Jonathan Burrows and Matteo Fargion: Blurring the Border Between Music and Dance

Burrows_Fargion_Body_Not_Fit_For_Purpose_photo_Ben_Parks
Photo credit:  Herman Sorgeloos

by Jane Fries for The Dance Journal

Considering the fact that Jonathan Burrows is a choreographer and Matteo Fargion is a composer, it is interesting to note that there is very little “dance” and even less “music’ taking place in the performance of their duet called “Both Sitting.” The two sit on chairs in the middle of the stage, eyes looking down to read the scores sitting on floor in front of them, as they perform a rhythmically complex and dynamically rich series of hand and arm gestures. Their demeanor is matter of fact and focused on the task at hand, which is to bring the musical score to life through their silent gestures. As such, “music” and “dance” are fused into one: The dance doesn’t offer a visualization of the music – rather it is the music. We don’t hear it: instead we see it.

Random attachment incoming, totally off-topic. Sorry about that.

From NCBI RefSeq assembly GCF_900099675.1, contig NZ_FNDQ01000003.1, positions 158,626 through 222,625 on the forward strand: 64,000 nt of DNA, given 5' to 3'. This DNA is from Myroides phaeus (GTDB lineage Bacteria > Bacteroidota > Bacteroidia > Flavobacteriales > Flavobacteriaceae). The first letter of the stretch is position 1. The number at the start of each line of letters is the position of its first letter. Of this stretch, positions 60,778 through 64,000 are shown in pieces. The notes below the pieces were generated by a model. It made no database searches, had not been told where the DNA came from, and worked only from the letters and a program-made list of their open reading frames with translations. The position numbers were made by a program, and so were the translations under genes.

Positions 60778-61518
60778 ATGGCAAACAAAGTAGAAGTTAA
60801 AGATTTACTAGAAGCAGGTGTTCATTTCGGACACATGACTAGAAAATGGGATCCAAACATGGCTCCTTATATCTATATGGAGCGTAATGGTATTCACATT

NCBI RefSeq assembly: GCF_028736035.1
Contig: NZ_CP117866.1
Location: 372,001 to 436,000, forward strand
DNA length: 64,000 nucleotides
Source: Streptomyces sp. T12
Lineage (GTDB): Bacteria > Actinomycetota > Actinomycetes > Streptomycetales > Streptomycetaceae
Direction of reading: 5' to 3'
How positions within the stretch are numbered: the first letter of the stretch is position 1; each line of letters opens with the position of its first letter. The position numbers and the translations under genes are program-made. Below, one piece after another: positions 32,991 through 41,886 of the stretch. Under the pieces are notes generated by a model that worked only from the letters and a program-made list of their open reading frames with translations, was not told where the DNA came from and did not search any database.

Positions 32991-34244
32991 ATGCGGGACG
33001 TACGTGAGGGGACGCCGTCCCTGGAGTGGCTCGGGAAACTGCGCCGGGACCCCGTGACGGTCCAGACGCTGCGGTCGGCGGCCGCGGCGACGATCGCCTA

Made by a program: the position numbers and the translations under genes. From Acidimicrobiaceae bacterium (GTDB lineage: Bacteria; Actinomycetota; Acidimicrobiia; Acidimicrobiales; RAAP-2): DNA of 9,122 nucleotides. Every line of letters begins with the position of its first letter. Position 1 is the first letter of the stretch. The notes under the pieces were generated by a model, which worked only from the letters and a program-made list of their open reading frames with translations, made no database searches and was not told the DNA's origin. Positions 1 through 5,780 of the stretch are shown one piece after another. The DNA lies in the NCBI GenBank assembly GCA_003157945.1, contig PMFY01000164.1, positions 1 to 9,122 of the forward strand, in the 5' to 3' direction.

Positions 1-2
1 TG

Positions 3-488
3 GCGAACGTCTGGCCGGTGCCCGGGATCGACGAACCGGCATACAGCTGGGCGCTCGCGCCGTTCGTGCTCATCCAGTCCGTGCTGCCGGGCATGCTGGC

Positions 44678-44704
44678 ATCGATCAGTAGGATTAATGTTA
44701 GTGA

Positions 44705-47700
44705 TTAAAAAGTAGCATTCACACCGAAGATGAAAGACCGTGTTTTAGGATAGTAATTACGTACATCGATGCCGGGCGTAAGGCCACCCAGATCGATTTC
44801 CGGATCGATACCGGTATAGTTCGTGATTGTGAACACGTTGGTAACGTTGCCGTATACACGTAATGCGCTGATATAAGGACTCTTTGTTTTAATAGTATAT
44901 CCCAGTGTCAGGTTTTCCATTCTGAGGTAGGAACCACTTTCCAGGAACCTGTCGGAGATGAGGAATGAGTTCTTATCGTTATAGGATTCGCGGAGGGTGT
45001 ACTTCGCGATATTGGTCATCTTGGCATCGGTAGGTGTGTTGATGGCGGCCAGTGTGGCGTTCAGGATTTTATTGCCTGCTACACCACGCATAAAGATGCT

Burrows and Fargion began making duets together in 2002, starting with “Both Sitting”, for which they won a New York Dance and Performance ‘Bessie’ Award. Burrows was born in England in 1960, studied at The Royal Ballet School, and performed as a soloist with the Royal Ballet from 1979-1992. During these years, he also choreographed for the ballet company before striking out on his own with The Jonathan Burrows Group. At this point, his choreography took a decidedly experimental turn, and he began collaborating with the Italian-born composer Matteo Fargion. Eventually, Burrows decided to dissolve his own company to work exclusively with Fargion in a partnership where they contribute equally to the conception, construction and performance of their pieces. The resulting duets are informed by their wit and affability, creating performances that entertain as well as expand the notion of what a dance can be.